The world is warming rapidly, which is causing disruptions to our daily lives–from extreme weather events to changes in food production. Scientific opinion has coalesced around keeping the average increase in global temperatures below 1.5C to avoid the worst effects of climate change1.
We cannot hit the UN targets without solving CO2 emissions that come from buildings. Over 10% of global greenhouse gas emissions come from the construction and renovation of buildings, and an additional 28% comes from heating, cooling and lighting the buildings.2.
We can’t stop constructing schools, hospitals or homes, but we can make better decisions. We believe that the real estate industry can be a solution to this problem and take responsibility for its greenhouse gas emissions. With Carbon Title, this is not only cost-effective, but can also be ROI positive.
1. Architecture2030.org. 2. UN.org
When we refer to “carbon,” we are talking about the greenhouse gas emissions released to build or operate a building. The biggest component is CO2, but nitrous oxide and methane are also powerful greenhouse gasses. The industry typically divides greenhouse gas emissions from buildings into two categories: Embodied and Operational Carbon
These are emissions that come from all aspects of a building’s lifecycle not related to the operation of the building. This includes the production of building materials, transportation of materials and people to the job site, waste, renovations, end-of-life decommissioning etc. Embodied carbon accounts for 10% of global greenhouse gas emissions annually. Embodied carbon is difficult to measure, and is the focus of Carbon Title.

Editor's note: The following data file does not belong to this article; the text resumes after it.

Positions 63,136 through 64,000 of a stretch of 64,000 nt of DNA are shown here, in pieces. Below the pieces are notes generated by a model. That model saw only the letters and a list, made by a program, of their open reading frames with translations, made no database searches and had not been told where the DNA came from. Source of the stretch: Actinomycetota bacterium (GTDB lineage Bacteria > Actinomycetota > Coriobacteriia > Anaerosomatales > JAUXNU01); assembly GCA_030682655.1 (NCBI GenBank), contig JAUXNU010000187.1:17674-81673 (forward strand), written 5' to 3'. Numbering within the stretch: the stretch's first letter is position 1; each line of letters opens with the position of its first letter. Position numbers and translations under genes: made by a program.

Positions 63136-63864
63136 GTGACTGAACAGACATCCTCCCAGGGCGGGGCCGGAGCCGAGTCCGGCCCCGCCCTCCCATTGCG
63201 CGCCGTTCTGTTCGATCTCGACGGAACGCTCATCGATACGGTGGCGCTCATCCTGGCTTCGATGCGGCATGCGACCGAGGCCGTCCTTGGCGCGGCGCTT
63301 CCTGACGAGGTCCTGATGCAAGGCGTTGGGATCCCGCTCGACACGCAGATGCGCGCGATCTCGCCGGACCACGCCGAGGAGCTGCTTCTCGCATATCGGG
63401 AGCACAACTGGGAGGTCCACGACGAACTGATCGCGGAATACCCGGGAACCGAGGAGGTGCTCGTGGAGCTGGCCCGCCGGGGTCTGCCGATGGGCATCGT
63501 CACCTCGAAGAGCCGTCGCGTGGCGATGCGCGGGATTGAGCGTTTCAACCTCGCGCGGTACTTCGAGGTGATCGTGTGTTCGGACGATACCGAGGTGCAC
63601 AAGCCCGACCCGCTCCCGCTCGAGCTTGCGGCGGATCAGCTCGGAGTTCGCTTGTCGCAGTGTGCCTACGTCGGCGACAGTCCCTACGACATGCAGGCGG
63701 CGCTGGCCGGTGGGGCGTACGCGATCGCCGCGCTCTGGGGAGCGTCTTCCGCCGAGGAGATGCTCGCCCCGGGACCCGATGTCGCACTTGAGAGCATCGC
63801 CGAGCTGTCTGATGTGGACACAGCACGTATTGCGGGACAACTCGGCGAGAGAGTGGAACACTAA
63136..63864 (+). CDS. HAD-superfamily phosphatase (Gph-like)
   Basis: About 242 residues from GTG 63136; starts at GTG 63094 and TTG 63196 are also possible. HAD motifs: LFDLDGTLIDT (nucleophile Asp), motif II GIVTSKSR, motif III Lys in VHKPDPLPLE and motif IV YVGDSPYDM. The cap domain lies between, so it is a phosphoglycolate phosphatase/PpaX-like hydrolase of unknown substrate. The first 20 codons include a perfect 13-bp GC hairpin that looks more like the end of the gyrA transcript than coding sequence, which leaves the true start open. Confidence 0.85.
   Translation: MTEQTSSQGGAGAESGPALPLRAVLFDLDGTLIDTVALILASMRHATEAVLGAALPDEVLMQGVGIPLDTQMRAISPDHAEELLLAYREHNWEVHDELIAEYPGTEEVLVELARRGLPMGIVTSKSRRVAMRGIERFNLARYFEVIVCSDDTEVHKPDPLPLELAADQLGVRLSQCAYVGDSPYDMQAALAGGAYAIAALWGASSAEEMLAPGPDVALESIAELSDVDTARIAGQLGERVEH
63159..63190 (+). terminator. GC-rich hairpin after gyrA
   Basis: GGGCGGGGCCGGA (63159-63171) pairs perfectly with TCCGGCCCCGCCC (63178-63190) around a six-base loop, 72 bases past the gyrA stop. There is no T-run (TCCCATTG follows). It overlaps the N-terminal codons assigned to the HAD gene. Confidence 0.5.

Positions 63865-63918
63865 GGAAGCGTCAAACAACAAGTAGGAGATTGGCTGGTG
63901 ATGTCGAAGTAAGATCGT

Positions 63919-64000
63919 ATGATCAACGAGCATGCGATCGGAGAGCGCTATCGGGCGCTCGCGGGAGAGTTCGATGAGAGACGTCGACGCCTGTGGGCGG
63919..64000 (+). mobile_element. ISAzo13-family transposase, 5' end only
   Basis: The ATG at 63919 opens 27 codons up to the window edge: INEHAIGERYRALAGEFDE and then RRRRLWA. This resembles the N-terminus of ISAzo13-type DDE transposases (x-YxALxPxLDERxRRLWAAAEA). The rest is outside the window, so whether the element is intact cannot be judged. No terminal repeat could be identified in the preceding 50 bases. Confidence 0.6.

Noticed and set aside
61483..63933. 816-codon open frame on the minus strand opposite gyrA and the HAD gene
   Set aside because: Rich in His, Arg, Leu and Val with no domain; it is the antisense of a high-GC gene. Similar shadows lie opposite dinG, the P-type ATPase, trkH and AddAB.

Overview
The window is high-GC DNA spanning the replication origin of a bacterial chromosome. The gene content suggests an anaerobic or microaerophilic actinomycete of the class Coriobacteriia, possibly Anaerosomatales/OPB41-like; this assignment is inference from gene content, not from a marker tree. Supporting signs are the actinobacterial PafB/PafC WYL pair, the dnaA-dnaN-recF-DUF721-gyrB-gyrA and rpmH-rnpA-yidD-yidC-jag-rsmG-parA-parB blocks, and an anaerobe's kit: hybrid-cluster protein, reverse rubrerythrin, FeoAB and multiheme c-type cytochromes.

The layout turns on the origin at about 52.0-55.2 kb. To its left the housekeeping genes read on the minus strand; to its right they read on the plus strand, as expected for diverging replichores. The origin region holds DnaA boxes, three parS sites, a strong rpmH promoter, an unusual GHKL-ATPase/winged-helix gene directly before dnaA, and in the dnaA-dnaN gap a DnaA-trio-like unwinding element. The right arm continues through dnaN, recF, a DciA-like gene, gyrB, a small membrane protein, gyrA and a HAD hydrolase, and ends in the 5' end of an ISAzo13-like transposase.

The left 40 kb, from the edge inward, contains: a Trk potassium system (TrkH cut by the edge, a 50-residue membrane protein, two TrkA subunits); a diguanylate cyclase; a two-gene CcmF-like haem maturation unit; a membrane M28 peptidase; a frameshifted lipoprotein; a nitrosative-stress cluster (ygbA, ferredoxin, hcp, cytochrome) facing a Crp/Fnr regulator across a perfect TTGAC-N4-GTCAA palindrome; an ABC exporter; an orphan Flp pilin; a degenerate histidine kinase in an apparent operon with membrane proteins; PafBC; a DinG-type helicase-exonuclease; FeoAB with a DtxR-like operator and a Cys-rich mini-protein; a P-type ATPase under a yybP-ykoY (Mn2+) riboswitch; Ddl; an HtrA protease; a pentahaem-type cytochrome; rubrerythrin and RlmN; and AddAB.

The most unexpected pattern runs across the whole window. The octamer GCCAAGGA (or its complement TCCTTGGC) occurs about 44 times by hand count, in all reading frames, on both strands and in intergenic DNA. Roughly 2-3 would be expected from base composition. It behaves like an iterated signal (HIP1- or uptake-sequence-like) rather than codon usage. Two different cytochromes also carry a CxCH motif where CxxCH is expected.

These are emissions associated with the operation of the building–HVAC, lighting, elevators etc.--and generally comes from producing and consuming electricity and natural gas. Operational carbon accounts for 28% of global greenhouse gas emissions annually. Operational carbon is much easier to track, given the ubiquity of utility meters. Operational carbon is highly influenced by the local energy grid and the percent of energy coming from renewable sources.
While it is less understood, estimating and reducing embodied carbon is essential to lowering the overall impact of our buildings on the environment. HInes recently produced the Carbon Reduction Guide that illustrates the interplay between operational and embodied carbon and the effect it has on on emissions reductions.
To organize and track a building’s carbon impact, its life span can be broken out into different stages. Each stage represents a different timeframe in a building’s life-cycle, from beginning to end, and is associated with varying levels of carbon emissions.
A1-A3 Product Materials: Embodied Emissions from raw material extraction, transportation, and manufacture into building materials or products
A4-A5 Building Emissions: Lifecycle Stages, Embodied & Operational Carbon Embodied Emissions from transportation of building components and their construction or installation
B1-B5 Building Emissions: Lifecycle Stages, Embodied & Operational Carbon Embodied Emissions from upkeep of building components, including maintenance and replacement, along with renovations
B6-B7 Use Stage / Building Operations: Operational Emissions from energy and water consumption due to building operations
C End-of-Life Stage: Embodied Emissions from demolition of building and disposal of waste
For More details download the Hines Carbon Reduction Guide.